Loyal readers of my blog know that I periodically get fed up with the nonsense I read in Practical Horseman magazine (articles like “The Pulley Rein — Not Just for Emergency Stops”). But I like to give credit where credit is due, and I have to give PH credit this month, for bringing back the wisdom of Vance Glenn, CJF.
It’s been a long time since Certified Journeyman Farrier Vance Glenn wrote a monthly column for PH, but it’s nice to see him back this month in the “Here’s How” department. The question was “Should I pull my horse’s shoes for the winter?” and Mr. Glenn’s answer was a resounding “Absolutely!”
I no longer have the article Mr. Glenn wrote years ago about this very thing, but as I recall, it was very much along the same lines as what he writes in the February issue. He talks about how a barefoot break can stimulate new growth, restore the natural balance of the foot, and make the hoof stronger and healthier. He talks about the best way to transition to barefoot, what to expect, and what to do along the way.
Mr. Glenn advises his clients to pull shoes in the spring or fall, when the ground is soft. But if you’ve got some snow on the ground, that might be just as good a time. As long as you can keep shoes off for a minimum of three months, you’ll see a benefit.
Years ago, I pulled the shoes on my grey Thoroughbred, to the horror of many. “A grey Thoroughbred barefoot?!” — Oh my, such was the disdain for my choice that I might as well have been riding facing the tail. But I had a great farrier and I trusted him. As I watched, my horse’s feet grew. Over a period of three months, it appeared as if the walls doubled in thickness. When shoes went back on, they were two sizes bigger than the ones I’d pulled.
My current farrier agreed to pull my new horse’s shoes for the winter, and this one was tougher, because my horse acted as if the ground was opening out from underneath his feet every time he took a step, for two days. The first day, I had to coax him to get him to put a foot on the barn aisle. The second day, it took twenty minutes to walk him half-way to the paddock, and by then I took pity on him and put him back in his stall. Even with Easyboot Bares and pads on his feet. I emailed my farrier and asked if he’d put shoes back on him. Luckily, my farrier is as balanced as his trims, and he said, “Whatever you want to do.”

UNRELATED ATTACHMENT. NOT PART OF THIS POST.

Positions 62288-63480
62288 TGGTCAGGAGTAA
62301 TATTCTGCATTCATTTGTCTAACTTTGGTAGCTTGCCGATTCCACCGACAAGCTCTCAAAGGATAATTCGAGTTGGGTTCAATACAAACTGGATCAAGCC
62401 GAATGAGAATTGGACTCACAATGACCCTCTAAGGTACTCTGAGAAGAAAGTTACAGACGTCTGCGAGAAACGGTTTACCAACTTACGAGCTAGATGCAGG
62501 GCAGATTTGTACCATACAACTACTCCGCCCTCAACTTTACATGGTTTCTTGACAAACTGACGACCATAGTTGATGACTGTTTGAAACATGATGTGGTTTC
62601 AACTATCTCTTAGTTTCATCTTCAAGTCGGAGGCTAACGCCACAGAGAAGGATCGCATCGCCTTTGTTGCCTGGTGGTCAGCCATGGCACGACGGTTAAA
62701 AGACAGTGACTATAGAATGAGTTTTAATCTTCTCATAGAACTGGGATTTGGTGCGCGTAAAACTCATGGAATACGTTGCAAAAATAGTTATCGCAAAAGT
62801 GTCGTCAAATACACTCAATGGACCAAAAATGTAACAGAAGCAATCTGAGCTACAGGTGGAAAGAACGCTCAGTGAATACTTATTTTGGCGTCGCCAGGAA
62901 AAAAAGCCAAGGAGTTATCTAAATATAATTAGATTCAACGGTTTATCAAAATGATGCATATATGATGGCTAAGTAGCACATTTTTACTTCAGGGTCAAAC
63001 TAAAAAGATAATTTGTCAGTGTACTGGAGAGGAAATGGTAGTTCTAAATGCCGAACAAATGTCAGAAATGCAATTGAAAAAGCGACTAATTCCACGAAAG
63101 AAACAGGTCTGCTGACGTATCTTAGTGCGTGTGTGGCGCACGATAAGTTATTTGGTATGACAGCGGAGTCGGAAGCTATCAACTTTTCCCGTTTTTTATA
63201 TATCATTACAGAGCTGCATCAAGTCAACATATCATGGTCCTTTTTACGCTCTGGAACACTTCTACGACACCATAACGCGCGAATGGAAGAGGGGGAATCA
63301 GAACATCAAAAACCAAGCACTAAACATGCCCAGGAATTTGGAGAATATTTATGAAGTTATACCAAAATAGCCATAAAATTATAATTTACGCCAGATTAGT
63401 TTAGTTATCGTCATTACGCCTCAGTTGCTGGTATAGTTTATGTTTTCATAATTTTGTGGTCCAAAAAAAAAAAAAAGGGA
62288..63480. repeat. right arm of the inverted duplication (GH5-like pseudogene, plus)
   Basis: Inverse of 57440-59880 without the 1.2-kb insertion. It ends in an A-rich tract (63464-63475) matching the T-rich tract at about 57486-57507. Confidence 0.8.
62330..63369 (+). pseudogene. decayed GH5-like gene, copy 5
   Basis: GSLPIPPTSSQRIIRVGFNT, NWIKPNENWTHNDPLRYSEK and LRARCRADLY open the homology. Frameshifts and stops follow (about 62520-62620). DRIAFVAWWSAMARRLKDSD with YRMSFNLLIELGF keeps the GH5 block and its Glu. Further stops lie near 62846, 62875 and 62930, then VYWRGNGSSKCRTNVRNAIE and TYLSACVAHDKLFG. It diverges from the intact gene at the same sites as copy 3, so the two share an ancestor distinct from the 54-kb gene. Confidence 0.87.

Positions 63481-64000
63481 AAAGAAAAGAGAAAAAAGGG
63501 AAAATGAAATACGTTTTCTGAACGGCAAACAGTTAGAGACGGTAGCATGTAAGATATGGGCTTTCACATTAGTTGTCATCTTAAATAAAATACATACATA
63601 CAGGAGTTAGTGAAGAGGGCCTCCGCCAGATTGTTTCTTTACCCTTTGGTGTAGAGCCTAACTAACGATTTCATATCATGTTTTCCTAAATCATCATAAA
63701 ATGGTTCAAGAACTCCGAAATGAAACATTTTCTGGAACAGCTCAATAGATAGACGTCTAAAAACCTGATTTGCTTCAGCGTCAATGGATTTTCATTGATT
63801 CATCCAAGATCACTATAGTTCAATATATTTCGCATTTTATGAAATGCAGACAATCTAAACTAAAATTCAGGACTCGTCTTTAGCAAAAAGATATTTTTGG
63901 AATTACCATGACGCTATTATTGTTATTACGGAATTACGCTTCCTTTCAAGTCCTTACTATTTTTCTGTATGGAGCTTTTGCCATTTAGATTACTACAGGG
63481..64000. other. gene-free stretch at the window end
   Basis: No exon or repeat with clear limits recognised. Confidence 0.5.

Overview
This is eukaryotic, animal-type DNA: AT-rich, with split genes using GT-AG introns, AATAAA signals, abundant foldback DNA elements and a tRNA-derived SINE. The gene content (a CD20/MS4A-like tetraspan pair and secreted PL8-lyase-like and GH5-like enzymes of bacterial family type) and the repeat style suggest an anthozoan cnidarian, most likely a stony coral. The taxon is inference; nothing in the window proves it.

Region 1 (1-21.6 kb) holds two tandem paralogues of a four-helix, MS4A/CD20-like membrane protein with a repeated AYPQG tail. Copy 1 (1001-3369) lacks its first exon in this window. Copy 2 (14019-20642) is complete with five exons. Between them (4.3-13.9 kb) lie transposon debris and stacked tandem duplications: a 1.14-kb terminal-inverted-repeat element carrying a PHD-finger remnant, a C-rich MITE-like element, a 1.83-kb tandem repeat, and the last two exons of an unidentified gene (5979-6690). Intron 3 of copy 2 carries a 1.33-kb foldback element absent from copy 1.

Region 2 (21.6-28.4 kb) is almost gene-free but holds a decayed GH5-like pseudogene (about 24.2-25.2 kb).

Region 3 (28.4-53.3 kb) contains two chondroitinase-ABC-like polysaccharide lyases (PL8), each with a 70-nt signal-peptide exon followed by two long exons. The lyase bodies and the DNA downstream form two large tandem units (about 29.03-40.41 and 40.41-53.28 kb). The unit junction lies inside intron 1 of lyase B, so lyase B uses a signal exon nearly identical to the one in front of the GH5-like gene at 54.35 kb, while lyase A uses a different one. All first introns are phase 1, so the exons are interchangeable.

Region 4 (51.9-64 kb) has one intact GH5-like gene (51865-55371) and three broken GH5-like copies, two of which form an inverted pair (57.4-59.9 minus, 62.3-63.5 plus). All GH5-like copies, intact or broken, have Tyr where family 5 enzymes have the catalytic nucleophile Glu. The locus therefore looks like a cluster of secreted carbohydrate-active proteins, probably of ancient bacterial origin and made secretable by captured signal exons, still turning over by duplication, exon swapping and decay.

I was worried. Even my thin-soled chestnut Thoroughbred had a smoother transition…as did my 34-year-old boarder, who shed the bar shoes he’d worn for 15 years when he came to live at my farm and acted as if he’d been barefoot all his life, from his very first step. My new horse was suffering, if not physically, at least mentally.
Since there was no heat in my horse’s hooves, the chance that I was looking at early laminitis seemed slim, so I opted out of radiographs but took my vet up on his suggestion that I give him a few days of Bute. I called the barefoot trimmer who serves my farm for counsel. She said that sometimes horses feel the earth for the first time in a long time, and we think they’re in pain when perhaps they’re just afraid of feeling something so different. My horse didn’t tell me what the problem was, but I gave him the Bute and he was striding out in three days. By the second week, he tore the gaiters off his Easyboots while galloping in turnout.
Now, my Easyboots are back in the bin, and my horse is back to his exuberant self, in only three weeks. I’m watching the walls of his feet thicken. A few days ago, I tidied up his feet with a rasp. And this afternoon, for the first time, it looked as if his feet had filled out, the way a Pillsbury crescent roll plumps in the oven.
Whether I keep him barefoot or put shoes back on him, I know this is good for him. I’m lucky to have a farrier who, like Vance Glenn, believes in giving hooves a barefoot break. And I’m happy that Practical Horseman has decided to bring Mr. Glenn back, along with his old-fashioned farrier’s common sense.